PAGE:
This card is based on Alice in Wonderland, the story of a girl who disappears down a rabbit hole to a fantastic place full of bizarre adventures. Alice follows a talking white rabbit, meets the Queen of Hearts and plays croquet using flamingos as mallets. Open the card to see a 3-d scene of Alice’s Tea Party seated at a large banquet table under the shade of a giant red mushroom, co-hosted by the Mad Hatter and joined by the March Hare and sleeping Dormouse.
Give this card for a tea party invitation, for your mad crazy friend, for a writer, for a reader, for nostalgia, for anyone who remembers and is charmed by the story of Alice and the Mad Hatter Tea Party.
Lewis Carroll describes the scene:
There was a table set out under a tree in front of the house, and the March Hare and the Hatter were having tea at it: a Dormouse was sitting between them, fast asleep, and the other two were using it as a cushion, resting their elbows on it, and the talking over its head. ‘Very uncomfortable for the Dormouse,’ thought Alice; ‘only, as it’s asleep, I suppose it doesn’t mind.’
The table was a large one, but the three were all crowded together at one corner of it: ‘No room! No room!’ they cried out when they saw Alice coming. ‘There’s plenty of room!’ said Alice indignantly, and she sat down in a large armchair at one end of the table.
‘Have some wine,’ the March Hare said in an encouraging tone.
Alice looked all round the table, but there was nothing on it but tea. ‘I don’t see any wine,’ she remarked.
‘There isn’t any,’ said the March Hare.
* * *
Quotes and messages:
“But I don’t want to go among mad people,” Alice remarked.
“Oh, you can’t help that,” said the Cat: “we’re all mad here. I’m mad. You’re mad.”
“How do you know I’m mad?” said Alice.
“You must be,” said the Cat, “or you wouldn’t have come here.”
― Lewis Carroll, Alice in Wonderland
“Why, sometimes I’ve believed as many as six impossible things before breakfast.”
“Begin at the beginning,” the King said, very gravely, “and go on till you come to the end: then stop.”
“Would you tell me, please, which way I ought to go from here?”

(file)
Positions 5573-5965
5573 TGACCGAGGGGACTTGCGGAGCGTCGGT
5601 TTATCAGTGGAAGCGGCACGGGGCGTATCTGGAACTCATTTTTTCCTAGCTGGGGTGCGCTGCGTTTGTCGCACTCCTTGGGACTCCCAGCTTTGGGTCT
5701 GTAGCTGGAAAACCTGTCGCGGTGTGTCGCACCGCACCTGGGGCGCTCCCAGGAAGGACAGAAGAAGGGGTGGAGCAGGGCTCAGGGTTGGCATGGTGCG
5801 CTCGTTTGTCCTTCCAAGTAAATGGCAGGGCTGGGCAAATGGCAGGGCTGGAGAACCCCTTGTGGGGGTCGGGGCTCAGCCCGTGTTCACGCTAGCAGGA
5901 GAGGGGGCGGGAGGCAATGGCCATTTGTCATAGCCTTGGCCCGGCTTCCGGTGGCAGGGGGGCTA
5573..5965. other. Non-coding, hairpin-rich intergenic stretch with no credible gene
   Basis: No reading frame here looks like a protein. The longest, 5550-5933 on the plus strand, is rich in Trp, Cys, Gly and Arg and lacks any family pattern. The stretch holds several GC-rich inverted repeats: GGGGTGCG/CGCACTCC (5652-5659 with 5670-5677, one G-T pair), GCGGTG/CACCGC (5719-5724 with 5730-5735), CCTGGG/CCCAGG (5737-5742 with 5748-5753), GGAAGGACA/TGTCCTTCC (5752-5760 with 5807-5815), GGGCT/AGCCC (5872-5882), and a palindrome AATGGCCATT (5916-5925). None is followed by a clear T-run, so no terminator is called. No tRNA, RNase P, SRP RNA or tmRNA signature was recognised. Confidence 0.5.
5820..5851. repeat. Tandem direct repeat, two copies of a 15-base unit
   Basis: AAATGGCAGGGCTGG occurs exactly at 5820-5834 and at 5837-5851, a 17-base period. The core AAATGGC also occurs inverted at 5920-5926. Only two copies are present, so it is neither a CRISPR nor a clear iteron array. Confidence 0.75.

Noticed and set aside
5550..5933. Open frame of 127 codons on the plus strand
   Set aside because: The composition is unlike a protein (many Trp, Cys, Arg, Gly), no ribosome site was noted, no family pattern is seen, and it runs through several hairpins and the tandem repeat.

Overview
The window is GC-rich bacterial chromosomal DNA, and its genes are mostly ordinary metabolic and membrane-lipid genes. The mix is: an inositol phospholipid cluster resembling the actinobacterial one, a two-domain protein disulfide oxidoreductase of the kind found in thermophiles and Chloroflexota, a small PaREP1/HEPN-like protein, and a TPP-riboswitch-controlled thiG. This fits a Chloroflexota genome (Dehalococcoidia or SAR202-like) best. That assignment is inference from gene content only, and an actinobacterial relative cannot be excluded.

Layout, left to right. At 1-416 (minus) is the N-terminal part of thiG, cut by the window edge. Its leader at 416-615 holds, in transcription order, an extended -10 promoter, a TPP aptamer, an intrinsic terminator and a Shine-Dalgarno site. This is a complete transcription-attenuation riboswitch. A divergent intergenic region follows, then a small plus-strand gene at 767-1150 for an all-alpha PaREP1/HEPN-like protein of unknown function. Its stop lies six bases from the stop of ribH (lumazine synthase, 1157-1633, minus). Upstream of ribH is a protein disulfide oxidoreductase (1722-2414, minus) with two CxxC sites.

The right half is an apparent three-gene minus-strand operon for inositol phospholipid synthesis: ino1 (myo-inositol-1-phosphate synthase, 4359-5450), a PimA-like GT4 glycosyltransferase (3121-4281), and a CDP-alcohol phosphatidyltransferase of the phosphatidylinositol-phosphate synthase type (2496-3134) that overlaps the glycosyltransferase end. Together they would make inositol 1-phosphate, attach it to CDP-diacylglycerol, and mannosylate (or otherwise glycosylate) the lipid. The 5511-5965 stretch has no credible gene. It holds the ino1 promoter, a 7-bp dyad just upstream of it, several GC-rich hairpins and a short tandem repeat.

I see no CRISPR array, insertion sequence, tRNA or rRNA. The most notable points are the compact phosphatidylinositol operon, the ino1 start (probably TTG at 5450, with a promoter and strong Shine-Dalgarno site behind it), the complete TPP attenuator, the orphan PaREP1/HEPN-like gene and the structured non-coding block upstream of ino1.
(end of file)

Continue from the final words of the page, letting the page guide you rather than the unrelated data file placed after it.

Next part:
“That depends a good deal on where you want to get to.”
“I don’t much care where –”
“Then it doesn’t matter which way you go.”
Who in the world am I? Ah, that’s the great puzzle.
Curiouser and curiouser!
If everybody minded their own business, the world would go around a great deal faster than it does.
Mad Hatter: “Why is a raven like a writing-desk?”
“Have you guessed the riddle yet?” the Hatter said, turning to Alice again.
“No, I give it up,” Alice replied: “What’s the answer?”
“I haven’t the slightest idea,” said the Hatter”
“I don’t think…” then you shouldn’t talk, said the Hatter.”
Have I gone mad?
I’m afraid so, but let me tell you something, the best people usually are.
Alice: Would you tell me, please, which way I ought to go from here?
Cat: That depends a good deal on where you want to get to.
Alice: I don’t much care where.
Cat: Then it doesn’t matter which way you go.
‘- so long as I get SOMEWHERE,’ Alice added as an explanation.
“Oh, you’re sure to do that,” said the Cat, “if you only walk long enough.”
Alice: How long is forever?
White Rabbit: Sometimes, just one second.
We’re all mad here.
The scene is said to be the inspiration for Jefferson Airplane’s 1967 psychedelic anthem White Rabbit:
“When the men on the chessboard get up / And tell you where to go / And you’ve just had some kind of mushroom / And your mind is moving low / Go ask Alice, I think she’ll know.”